Wendy Lougee

Wendy Pradt Lougee is University Librarian and McKnight Presidential Professor at the University of Minnesota-Twin Cities. The University Libraries system encompasses 13 libraries on the Twin Cities campus, historically rich collections, and nationally recognized model programs in technology development, information literacy, and new models for scholarly communication and knowledge management. Prior to her appointment at the University of Minnesota in 2002, Lougee held several positions at the University of Michigan, including Director of the Harlan Hatcher Graduate Library and Associate Director of the University Library for Digital Library Services. Her work in launching and developing a premier digital library program at Michigan was recognized with the American Library Association’s Hugh Atkinson Award (2003), Computerworld Honors Program Laureate (2002), and Michigan’s Walter H. Kaiser Award (2001). She held earlier appointments at Brown University and Wheaton College (Massachusetts).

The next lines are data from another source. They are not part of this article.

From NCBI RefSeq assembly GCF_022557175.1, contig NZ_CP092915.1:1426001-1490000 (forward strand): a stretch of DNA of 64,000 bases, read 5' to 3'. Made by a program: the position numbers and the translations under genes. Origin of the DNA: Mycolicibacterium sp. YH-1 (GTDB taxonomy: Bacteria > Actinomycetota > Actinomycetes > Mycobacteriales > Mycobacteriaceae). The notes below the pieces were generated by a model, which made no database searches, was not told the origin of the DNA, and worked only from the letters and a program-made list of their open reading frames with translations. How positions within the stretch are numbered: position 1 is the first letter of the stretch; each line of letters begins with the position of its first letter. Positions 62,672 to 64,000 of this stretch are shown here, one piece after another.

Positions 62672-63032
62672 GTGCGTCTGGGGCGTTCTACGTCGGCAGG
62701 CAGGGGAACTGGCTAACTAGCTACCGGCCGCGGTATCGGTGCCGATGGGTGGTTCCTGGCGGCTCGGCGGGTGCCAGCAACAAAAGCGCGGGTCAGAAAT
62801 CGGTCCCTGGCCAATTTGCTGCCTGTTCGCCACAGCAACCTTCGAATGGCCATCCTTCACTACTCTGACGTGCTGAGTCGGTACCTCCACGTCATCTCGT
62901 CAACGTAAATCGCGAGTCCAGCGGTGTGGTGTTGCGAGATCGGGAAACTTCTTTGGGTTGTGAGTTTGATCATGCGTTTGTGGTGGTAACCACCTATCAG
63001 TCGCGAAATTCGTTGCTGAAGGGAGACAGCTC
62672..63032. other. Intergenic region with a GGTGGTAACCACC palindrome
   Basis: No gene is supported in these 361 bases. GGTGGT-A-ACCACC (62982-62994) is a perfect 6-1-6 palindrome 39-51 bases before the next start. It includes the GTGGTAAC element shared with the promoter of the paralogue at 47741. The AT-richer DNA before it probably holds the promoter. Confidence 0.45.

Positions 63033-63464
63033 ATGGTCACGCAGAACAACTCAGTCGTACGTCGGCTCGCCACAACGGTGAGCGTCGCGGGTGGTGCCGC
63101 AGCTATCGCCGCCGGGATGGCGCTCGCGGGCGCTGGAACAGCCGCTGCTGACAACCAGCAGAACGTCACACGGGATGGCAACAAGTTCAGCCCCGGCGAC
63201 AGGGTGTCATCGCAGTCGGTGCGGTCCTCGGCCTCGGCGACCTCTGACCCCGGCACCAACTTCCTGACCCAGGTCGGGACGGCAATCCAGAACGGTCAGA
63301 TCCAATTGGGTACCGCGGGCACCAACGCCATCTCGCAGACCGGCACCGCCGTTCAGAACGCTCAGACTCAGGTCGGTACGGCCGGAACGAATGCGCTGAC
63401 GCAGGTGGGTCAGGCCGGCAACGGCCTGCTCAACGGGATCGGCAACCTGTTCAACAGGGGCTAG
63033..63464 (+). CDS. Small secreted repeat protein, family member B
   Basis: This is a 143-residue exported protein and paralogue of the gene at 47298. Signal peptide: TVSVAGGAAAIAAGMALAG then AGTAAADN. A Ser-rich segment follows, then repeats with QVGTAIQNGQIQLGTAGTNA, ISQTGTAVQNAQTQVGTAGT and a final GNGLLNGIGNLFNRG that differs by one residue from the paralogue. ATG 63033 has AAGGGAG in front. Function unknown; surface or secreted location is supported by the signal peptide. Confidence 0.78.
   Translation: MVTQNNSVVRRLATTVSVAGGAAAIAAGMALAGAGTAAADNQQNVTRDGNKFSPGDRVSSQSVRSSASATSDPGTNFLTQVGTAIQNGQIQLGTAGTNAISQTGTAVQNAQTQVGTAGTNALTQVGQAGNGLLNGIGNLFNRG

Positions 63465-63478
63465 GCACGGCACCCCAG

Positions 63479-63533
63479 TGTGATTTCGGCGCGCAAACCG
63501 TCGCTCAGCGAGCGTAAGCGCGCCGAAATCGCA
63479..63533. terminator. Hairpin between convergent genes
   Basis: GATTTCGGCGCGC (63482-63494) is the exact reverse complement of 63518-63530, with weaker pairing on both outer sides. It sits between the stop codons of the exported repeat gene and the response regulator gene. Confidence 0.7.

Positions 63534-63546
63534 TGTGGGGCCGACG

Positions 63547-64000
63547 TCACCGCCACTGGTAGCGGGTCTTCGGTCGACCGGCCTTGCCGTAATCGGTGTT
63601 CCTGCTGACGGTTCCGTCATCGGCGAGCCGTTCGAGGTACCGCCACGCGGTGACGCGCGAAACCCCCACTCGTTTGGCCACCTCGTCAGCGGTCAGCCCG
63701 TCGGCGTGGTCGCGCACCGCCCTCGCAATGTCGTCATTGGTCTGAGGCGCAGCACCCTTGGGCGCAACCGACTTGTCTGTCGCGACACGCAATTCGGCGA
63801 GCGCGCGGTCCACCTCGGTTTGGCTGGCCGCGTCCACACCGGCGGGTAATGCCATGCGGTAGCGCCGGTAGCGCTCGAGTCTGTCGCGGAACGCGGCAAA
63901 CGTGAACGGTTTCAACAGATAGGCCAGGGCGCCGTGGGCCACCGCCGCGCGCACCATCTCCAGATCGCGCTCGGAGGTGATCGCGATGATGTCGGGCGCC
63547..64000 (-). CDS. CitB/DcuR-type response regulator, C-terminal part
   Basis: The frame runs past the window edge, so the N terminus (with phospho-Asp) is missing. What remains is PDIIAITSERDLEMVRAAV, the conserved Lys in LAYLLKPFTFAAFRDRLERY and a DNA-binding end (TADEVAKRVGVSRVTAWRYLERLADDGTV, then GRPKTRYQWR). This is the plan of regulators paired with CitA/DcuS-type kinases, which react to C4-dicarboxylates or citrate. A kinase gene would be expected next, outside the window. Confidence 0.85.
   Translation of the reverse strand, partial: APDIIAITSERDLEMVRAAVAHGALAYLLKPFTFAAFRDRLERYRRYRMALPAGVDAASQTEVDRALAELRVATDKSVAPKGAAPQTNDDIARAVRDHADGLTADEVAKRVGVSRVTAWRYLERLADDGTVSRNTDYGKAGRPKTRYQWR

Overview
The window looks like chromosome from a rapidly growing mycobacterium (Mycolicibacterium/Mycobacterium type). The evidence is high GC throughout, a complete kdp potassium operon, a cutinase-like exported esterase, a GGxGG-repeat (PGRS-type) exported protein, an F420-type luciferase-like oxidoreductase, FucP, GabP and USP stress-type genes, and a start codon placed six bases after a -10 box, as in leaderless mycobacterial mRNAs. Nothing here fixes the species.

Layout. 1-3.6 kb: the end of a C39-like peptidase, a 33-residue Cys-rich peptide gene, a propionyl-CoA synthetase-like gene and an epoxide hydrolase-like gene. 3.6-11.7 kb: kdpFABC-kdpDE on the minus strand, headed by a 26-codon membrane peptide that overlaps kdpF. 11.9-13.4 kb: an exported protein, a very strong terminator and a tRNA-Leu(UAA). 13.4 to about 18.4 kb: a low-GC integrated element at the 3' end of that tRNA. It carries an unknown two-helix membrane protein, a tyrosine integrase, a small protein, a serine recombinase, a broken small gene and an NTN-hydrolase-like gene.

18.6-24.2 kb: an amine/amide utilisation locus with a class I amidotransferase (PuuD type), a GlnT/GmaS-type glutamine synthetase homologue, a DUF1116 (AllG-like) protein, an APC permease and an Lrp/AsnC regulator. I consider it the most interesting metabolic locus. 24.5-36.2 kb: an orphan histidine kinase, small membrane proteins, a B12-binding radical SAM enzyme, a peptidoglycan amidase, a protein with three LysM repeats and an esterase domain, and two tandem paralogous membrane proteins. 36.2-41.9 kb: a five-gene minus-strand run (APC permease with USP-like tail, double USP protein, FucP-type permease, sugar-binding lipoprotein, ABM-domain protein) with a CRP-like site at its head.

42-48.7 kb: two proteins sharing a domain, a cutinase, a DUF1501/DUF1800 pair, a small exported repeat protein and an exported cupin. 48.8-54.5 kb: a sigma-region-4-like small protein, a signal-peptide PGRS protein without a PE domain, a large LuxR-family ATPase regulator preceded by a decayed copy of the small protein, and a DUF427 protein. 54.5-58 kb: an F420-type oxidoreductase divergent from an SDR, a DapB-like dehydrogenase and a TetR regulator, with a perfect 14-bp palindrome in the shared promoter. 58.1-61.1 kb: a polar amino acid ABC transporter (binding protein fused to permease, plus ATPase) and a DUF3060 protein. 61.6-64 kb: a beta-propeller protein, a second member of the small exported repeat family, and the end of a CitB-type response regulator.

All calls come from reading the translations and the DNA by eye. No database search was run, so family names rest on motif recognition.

Lougee has served on the board of directors for the Research Libraries Group, the Council on Library and Information Resources, the Digital Library Federation (President 2009), and the National Information Standards Organization. Current board service includes Early English Books Online Text Creation Partnership, the Association of Research Libraries (President 2012-13), and the HathiTrust Digital Library. Her research and publications have focused on digital library development, information economics, assessment of research behavior, virtual organizations, and e-research. Lougee holds a BA in English (Lawrence University), an MS in Library Science (University of Wisconsin) and an MA in Psychology (University of Minnesota).